We had the good fortune of connecting with Crisosto Apache and we’ve shared our conversation below.
Hi Crisosto, is there something that you feel is most responsible for your success?
My success comes from my drive to not give up. I have always been very tenacious towards my accomplishments and education. Education is always the focus behind my success as well as building a network of writers and instructors. Defining the success of my brand is still something I am trying to define because success can be defined broadly. One aspect of my brand is to publish my work and I continue to pursue that goal. Publishing offers the opportunity for others to view samples of my work as well as engage with the work. My success is where I feel I need to be at the moment.
Alright, so let’s move onto what keeps you busy professionally?
Poetry is a huge influence in my life. As far back as I can remember poetry has been a way for me to express my feeling for whatever difficult situation I was going through. I grew up on the Mescalero Apache reservation in the southern part of New Mexico. Life on the reservation was not easy. My family consisted of two brothers, four sisters, plus my mother and stepfather. Two of the sisters lived with us for a short time. What made part of my youth hard was the family income. Both my parents did not finish high school, so they did not qualify for good-paying jobs to support the family, which was the root of many of the problems our family faced. One way I dealt with the struggle was through reading and writing. Reading and writing were ways I found to escape. The illustration was also another way I escaped. The reading and writing influenced the illustration I created which mostly focused on fantasy & sci-fi. But reading was focused on many genres ranging from fiction, poetry, and factual. I found books fascinating and spent much of my childhood in a library. Because life was difficult on the reservation, I convinced myself that the reservation would not be a place I would live. So, I found opportunities that allowed me to leave without the support of my parents. Places, where I landed, were boarding schools, and treatment facilities, in-state and out-of-state. But my education was my primary focus, no matter where I ended up. Throughout high school, there were classes I was not successful at, but I pushed through. In my senior year, I was offered a full scholarship to enter an art school the, Institute of American Indian Arts located in Santa Fe, New Mexico, where I jumped at the opportunity to leave the reservation. The first year of college was a new experience and one I will never forget. While in college I met some influential faculty and students. Starting as a Two-Dimensional major (focusing on illustration and painting), I later switched my major to Creative Writing. At the time I did not consider how Creative Writing would influence my career. There are many aspects of my writing I found challenging, but mostly surrounded my confidence of become a successful publishable writer. My attempts at first to submit work for publishing were not successful. The start of my writing career began with many disheartening rejections, but I kept writing. Publishing my writing stopped because the rejections were hard to take. Then, I did not know rejection was part of the process, and I had to submit work to many places that published literary work. Now, I do not take rejection so seriously. It took many years to learn and feel okay with rejection. That part of my dedication to reading and writing always remained and I am glad to have never let go. All the years of writing and reading have created current work which is now being published.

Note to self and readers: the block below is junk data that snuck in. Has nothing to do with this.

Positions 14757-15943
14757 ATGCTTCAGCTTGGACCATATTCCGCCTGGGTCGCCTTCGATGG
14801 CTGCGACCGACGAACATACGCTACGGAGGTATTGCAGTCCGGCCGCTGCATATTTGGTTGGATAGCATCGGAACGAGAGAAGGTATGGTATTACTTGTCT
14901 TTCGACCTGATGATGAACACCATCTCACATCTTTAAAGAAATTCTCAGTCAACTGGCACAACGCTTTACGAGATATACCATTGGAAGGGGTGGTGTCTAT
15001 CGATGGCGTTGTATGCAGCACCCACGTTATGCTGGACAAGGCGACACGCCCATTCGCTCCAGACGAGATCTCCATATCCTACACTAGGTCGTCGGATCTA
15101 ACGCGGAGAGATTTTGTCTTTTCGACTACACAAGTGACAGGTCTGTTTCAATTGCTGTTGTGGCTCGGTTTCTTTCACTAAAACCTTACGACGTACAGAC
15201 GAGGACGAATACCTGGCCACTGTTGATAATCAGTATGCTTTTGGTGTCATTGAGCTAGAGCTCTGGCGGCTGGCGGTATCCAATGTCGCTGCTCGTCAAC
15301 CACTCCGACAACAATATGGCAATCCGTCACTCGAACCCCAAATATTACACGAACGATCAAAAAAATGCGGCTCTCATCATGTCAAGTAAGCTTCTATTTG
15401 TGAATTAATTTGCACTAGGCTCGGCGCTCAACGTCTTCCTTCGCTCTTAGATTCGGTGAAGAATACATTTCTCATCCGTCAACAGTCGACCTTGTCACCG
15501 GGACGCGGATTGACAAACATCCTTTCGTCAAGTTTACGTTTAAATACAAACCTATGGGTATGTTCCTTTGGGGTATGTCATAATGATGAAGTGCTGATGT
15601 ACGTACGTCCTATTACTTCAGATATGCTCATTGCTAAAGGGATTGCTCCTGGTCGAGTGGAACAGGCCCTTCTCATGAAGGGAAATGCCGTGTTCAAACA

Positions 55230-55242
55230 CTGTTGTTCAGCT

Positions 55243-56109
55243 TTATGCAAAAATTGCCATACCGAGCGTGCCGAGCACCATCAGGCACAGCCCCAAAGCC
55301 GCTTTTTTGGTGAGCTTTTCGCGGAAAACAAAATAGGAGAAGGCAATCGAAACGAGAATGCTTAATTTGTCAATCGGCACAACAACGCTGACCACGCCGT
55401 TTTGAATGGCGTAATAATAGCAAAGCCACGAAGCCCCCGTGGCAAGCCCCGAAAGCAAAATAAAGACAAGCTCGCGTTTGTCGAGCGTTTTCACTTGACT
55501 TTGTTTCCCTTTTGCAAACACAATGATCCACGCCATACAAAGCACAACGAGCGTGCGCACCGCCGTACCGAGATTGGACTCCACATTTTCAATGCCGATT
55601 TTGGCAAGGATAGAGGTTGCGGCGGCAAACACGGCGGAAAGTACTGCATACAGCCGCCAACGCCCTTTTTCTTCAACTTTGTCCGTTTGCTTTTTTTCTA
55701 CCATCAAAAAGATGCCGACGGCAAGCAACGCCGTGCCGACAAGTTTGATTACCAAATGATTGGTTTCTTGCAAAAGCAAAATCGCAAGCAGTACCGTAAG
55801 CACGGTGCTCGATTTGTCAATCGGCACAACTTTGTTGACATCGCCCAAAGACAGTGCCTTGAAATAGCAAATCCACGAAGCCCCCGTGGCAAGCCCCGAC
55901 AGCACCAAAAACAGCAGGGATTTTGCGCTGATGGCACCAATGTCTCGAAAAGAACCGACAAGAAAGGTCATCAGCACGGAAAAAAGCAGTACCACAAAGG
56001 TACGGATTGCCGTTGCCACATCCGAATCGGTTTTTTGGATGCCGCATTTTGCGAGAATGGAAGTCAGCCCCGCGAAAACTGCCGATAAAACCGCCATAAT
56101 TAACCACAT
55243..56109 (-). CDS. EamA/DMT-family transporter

My first poetry book is called GENESIS (Lost Alphabet), published in 2018 as part of my thesis for my graduate studies. The primary idea behind the book was highly experimental and focused on the many conversations I had with my mother about my existence and her travels while I was in utero. Because the book was highly experimental, finding a publisher was difficult. It seems publishers were not interested in experimental poetry. Simultaneously, I was working on a second manuscript called Ghostword which is picked up by Gnashing Teeth Publication soon to be published later this year, 2022. Ghostword is a different approach from my last book because the influence behind the collection used the last book by a modernist Japanese writer named Akutagawa Ryunosuke called, A Fool’s Life, (1987, Eridanos Press). The writer was introduced to my professor Arthur Sze, during my first year of college back at the Institute Of Indian Arts. A carbon copy was handed out in that class of the book. Upon reading, I became enthralled with the writing. The story behind the writer and the last book is very tragic. Ryunosuke wrote the last fifty-three entries of A Fool’s Life as he committed suicide. While Ryunosuke’s book focused on the concept of “erasure”, my book focuses on the concept of “belonging”. It seems the tread or connection between each book comes from the experience in each of our lives dealing with acceptance and confidence. I am excited about the release of Ghostword.